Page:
Extraversion: The Don’s social extraversion goes without saying. But more important than his love of sex and parties is the fact that he’s always looking outside himself. Looking for new potential conquests, for new ways to achieve them, and for ways to get out of the trouble in which he constantly finds himself. Unlike the other characters, he has no unique musical style of his own, but always mirrors the others’ styles and key signatures. When interacting with other aristocrats he adopts their music’s noble sound, with the peasants he adopts their more folk-like style, with Leporello his patter, etc. Mozart seems to depict him as a man with no inner world at all. He can only observe and reflect other people as he takes advantage of them.

     

    Intuition: For Giovanni, the world is full of potential. Everything is a potential source of self-indulgent fun, while every person is either a potential conquest, a potential tool to help him seduce, or a potential obstacle to thwart. As well as a natural seducer, he’s a natural schemer, even though his schemes don’t always work. Compare his interactions with Leporello to those of another womanizing nobleman, Count Almaviva, with his own servant, Figaro. In the latter case, the Count is a Sensor while Figaro is an Intuitive, but here, the master is an Intuitive and his servant is the Sensor. Whenever the Count and Figaro get embroiled a zany scheme, either together or against each other, Figaro is the one with all the elaborate ideas. In Giovanni and Leporello’s misadventures, that’s Giovanni’s role. The Don is the one who thinks in broad concepts instead of in facts alone.

     

    Thinking: Sharp schemer though he is, I was tempted to label Giovanni a Feeler at first, because his life revolves around sex and fun, not around anything of practical use. But you don’t need a pragmatic life to be a Thinker. Giovanni enjoys sex, therefore it’s useful to him, and his life consists of taking useful, logical actions to get it. Unlike Count Almaviva, he never wastes time frothing in anger when a seduction fails, only showing brief irritation before he moves on to the next one. Nor does he harbor any real tender feelings for his conquests. No one and nothing that isn’t useful has any meaning for him.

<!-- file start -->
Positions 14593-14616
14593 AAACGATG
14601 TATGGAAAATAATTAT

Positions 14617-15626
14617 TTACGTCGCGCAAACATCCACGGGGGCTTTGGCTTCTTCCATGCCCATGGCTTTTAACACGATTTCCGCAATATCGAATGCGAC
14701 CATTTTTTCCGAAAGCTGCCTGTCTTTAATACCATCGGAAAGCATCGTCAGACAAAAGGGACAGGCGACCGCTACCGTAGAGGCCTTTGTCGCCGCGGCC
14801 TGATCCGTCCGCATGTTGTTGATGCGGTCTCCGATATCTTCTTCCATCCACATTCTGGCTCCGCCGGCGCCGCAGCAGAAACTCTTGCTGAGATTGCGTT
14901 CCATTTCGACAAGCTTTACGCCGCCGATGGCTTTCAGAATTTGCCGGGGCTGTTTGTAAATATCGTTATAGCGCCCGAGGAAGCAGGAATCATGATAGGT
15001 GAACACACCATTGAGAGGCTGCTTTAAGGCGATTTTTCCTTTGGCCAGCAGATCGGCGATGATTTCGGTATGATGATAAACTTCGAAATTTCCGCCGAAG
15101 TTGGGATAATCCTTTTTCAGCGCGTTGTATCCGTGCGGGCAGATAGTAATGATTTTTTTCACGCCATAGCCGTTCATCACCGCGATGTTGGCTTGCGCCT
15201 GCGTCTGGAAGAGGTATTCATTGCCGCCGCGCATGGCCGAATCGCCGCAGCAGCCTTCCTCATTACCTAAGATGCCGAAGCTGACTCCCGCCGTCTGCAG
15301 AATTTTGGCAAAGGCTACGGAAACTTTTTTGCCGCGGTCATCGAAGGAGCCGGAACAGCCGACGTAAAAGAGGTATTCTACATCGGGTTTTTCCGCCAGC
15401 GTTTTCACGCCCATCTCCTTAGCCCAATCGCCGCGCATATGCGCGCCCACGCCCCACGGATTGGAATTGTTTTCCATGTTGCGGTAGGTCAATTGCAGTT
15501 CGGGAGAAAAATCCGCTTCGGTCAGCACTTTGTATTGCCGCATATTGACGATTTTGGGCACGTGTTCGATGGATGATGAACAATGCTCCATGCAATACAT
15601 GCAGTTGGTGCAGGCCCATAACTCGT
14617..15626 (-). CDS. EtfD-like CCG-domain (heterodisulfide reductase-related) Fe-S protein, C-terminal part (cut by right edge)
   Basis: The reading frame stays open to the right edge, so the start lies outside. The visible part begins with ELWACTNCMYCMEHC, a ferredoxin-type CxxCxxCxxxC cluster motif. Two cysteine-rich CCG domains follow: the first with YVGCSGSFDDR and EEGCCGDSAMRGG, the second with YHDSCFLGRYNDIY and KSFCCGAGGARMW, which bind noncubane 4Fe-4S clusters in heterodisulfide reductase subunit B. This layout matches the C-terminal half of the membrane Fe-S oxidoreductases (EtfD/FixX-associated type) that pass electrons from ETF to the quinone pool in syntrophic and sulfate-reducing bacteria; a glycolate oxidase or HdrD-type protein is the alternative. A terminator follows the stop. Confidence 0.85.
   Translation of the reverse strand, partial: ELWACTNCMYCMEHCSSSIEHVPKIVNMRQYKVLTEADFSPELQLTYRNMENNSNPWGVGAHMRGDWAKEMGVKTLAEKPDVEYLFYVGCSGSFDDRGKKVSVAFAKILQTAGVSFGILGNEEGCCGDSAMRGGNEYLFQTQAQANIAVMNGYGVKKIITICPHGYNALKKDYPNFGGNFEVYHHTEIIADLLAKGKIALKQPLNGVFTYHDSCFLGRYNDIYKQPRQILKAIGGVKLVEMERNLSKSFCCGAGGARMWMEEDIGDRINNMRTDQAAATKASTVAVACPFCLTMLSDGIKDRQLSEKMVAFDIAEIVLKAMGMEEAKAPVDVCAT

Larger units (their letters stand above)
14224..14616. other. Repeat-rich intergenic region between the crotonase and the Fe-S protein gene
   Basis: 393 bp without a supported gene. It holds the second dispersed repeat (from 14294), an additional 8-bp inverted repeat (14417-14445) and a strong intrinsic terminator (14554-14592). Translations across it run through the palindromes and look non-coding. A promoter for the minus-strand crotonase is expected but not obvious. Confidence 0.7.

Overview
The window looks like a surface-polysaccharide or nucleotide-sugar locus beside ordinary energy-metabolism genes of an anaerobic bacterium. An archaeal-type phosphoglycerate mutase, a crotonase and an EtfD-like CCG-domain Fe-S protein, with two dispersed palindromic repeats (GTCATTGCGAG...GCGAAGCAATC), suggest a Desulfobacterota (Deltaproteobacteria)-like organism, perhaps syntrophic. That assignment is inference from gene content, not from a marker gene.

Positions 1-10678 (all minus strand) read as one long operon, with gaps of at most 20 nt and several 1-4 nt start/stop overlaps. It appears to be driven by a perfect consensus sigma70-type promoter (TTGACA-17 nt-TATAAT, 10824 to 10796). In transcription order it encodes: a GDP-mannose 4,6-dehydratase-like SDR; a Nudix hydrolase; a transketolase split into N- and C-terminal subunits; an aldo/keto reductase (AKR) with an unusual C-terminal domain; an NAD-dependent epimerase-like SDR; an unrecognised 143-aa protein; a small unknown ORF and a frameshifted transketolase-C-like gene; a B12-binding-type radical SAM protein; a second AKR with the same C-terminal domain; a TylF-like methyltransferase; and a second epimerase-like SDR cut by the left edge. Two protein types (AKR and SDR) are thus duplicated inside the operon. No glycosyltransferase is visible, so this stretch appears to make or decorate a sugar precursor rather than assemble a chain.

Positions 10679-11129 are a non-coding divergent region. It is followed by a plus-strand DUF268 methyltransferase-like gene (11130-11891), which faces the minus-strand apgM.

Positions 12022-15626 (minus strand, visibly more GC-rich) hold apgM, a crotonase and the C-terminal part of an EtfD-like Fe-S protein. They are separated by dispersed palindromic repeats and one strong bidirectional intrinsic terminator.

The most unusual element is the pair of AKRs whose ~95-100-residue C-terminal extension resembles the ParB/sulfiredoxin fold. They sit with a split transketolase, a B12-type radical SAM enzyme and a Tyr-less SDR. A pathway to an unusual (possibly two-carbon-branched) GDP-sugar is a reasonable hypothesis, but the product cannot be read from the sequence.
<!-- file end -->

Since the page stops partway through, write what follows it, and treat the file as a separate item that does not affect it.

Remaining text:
Perceiving: Most of the Don’s qualities I listed under “Extraversion” not only mark him as an Extravert, but also point to a Perceiving preference. He spends his days constantly observing his surroundings, situations and people, looking for conquests and pleasures, and then determining how to achieve them. His different seduction techniques for different women, both as we see in action and as described by Leporello in the Catalogue Aria, show that he’s both a keen observer and a keen adaptor. So does his constant shifting between different musical keys and styles, “speaking the language” of whomever he’s interacting with in each moment. Whether seducing, manipulating, or evading his enemies, his ability to observe and respond is the key to his success.

     

    The ENTP is one of the most colorful personality types and one of the most popular in fiction. Their two main cognitive functions are Extraverted Intuition (Ne), observing patterns and possibilities outside themselves, and Introverted Thinking (Ti), analyzing how to put those patterns and possibilities to good use. This type is shared by countless witty rogues and mavericks in literature and pop culture: Shakespeare’s Mercutio and Benedick, Bugs Bunny, Star Wars’ Han Solo, Pirates of the Caribbean’s Jack Sparrow, Game of Thrones’ Tyrion Lannister, Batman’s the Joker, and the Muppets’ daredevil Gonzo, just to name a few. Nor was it a personality foreign to the 18th century stage. After all, it was a classic ENTP character’s cunning and rebellious spirit in a trilogy of French plays, all later made into operas, that some historians say helped to inspire the French Revolution. That character, of course, is Figaro. Even though on the surface, as a charming yet selfish womanizing aristocrat who eventually gets his comeuppance, Giovanni might seem like a retread of Count Almaviva, his basic personality is more like Figaro’s than like the ESFJ Count’s. Maybe this is why audiences and scholars so easily accept the Count as a symbol of ancien régime excess and oppression, but so often embrace the Don, despite his even more deplorable deeds, as a rebellious hero of the Enlightenment whose grisly fate should be mourned.

     

    Leporello: ESTP (“The Entrepreneur”/“The Doer”/“The Promoter”/“The Spartan”)Extraversion: Like his master, Leporello chiefly looks outside himself: namely at his master. His whole life consists of obeying Giovanni, making snide remarks about Giovanni, cataloguing Giovanni’s conquests, trying to leave Giovanni only to be lured back, trying to reign Giovanni in, and yet relishing every pleasure Giovanni lets him share. He’s slightly more prone to internal reflection than his master, but for the most part, his gaze is fixed firmly outward.